What Are Your Sure Bets for the Future?

Last Updated Apr 16, 2008 10:09 AM EDT

What Are Your Sure Bets For The Future?Harvard Business Review Editor Thomas A. Stewart has a thought-provoking list for you to contemplate, and its title doesn't lack for confidence: 9 Sure Bets For The Future.
To give you a flavor, here are three of the nine trends Stewart thinks are sure enough for you to start placing business bets on:
  1. Energy will cost a lot. All businesses will have to operate under some form of carbon constraint.
  2. Multiculturalism and multiracialism will reshape cultural identity in both the U.S. and Europe.
  3. Even as intellectual property becomes more valuable, IP rights will erode.
All nine picks, he says, boil down to this: globalization, digitization, decarbonization.

Obvious, you say. Of course the world is heading toward an era of energy constraints. Of course intellectual property rights are under attack by digital technologies. What's the big?

Words Into Action
But obvious doesn't automatically translate into action. In May of 1995, Bill Gates wrote his famous "Internet Tidal Wave" memo, which alerted top Microsoft brass to Gates' opinion that the Internet was the most important single development since the IBM PC and that the company needed to focus its full attention on the competitive opportunities and threats. Remember, this was before Google, before HTML became a standard, before AJAX, and before Amazon.com, which launched later that year.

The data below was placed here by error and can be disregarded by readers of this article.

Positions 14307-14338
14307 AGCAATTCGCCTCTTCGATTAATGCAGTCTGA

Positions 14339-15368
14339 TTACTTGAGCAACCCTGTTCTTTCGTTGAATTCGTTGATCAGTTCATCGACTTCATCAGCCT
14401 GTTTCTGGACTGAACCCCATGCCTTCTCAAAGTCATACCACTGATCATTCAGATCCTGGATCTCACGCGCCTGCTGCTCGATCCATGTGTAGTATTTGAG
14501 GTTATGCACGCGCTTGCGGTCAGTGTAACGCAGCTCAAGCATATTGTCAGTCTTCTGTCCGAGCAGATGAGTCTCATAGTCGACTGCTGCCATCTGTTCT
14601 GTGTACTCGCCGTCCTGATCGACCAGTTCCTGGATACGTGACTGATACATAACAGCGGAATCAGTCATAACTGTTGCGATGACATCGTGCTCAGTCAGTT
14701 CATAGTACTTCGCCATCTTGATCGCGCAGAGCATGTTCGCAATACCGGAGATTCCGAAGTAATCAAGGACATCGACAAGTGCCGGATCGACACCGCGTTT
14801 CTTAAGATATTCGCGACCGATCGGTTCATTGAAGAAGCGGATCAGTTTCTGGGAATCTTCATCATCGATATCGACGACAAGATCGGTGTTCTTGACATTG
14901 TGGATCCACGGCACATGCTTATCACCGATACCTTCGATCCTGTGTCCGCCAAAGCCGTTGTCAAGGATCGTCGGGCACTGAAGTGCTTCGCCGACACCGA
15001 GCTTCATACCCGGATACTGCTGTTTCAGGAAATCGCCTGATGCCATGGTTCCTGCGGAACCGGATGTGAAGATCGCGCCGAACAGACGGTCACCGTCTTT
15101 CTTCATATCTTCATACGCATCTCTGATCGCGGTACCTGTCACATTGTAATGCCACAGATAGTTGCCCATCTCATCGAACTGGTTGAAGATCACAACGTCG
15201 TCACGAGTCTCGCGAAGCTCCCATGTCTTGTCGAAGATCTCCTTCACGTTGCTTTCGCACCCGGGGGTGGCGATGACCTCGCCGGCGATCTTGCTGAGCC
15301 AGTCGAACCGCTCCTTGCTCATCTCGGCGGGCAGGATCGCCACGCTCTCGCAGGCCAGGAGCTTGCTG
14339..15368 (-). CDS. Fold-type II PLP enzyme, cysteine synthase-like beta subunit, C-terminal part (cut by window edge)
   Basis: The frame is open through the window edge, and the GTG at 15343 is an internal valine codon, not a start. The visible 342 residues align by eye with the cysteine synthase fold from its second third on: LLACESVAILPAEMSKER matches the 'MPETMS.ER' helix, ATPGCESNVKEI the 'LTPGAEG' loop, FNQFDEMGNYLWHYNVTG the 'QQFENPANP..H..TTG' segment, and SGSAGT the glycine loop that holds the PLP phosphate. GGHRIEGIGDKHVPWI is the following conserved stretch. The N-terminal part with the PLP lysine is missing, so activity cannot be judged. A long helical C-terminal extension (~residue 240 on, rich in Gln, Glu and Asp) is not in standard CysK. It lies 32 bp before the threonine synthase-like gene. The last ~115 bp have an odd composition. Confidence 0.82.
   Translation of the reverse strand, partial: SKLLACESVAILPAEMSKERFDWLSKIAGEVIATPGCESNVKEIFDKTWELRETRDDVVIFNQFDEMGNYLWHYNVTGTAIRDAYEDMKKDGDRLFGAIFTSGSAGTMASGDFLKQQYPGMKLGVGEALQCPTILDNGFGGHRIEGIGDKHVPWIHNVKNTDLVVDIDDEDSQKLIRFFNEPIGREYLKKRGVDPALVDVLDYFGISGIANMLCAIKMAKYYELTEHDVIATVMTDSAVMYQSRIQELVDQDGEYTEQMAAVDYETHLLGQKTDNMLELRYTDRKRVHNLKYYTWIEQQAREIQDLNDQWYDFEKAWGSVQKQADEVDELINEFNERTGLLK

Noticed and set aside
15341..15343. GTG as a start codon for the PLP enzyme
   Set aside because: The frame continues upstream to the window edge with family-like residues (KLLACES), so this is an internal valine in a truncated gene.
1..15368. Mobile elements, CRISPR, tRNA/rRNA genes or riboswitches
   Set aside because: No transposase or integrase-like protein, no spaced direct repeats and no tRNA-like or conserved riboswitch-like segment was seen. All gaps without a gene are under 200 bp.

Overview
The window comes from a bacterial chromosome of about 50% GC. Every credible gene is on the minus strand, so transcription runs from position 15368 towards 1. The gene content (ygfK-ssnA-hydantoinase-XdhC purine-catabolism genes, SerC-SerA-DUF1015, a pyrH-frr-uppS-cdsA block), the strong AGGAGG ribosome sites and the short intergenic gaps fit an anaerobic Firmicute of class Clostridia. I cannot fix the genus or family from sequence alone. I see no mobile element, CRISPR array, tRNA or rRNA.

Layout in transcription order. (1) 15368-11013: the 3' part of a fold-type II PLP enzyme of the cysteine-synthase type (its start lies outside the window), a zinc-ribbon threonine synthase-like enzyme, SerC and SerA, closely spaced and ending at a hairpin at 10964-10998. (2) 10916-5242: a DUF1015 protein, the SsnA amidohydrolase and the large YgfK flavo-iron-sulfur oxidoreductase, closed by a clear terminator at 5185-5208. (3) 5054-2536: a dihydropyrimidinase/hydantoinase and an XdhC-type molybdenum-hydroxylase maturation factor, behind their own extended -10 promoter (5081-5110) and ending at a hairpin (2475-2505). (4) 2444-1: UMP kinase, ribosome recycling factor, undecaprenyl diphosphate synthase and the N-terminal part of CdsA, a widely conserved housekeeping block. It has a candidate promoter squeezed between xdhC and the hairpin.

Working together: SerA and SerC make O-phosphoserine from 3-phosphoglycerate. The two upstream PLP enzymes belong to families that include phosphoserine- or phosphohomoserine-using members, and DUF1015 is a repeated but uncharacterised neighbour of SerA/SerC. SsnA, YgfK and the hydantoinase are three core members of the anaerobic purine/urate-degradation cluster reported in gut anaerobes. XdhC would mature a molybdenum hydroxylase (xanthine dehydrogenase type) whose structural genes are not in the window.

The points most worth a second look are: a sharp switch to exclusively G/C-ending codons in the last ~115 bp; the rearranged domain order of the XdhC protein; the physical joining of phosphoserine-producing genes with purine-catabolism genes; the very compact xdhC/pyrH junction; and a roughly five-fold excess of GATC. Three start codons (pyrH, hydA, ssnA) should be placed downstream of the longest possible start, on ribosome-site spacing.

In other words, Gates was envisioning at just the right time. But you already know the rest of the story: Microsoft lost its competitive stranglehold on the technology sector, thanks in significant part to late and misguided plays on the Internet.

OK, so Tom Stewart has had his opportunity to play swami. Your turn.

What does your crystal ball tell you are can't miss trends, the clear business winners, if you play them right? What themes and platforms are emerging right this minute that are worth a significant business bet? Energy efficiency? Open source innovation? The iPhone? 3G in the US?, User-generated content? Kindle? Atom? Search?

Help us place some smart bets.

(Image by Jam Adams, CC 2.0)

  • Sean Silverthorne

    Sean Silverthorne is the editor of HBS Working Knowledge, which provides a first look at the research and ideas of Harvard Business School faculty. Working Knowledge, which won a Webby award in 2007, currently records 4 million unique visitors a year. He has been with HBS since 2001.

    Silverthorne has 28 years experience in print and online journalism. Before arriving at HBS, he was a senior editor at CNET and executive editor of ZDNET News. While at At Ziff-Davis, Silverthorne also worked on the daily technology TV show The Site, and was a senior editor at PC Week Inside, which chronicled the business of the technology industry. He has held several reporting and editing roles on a variety of newspapers, and was Investor Business Daily's first journalist based in Silicon Valley.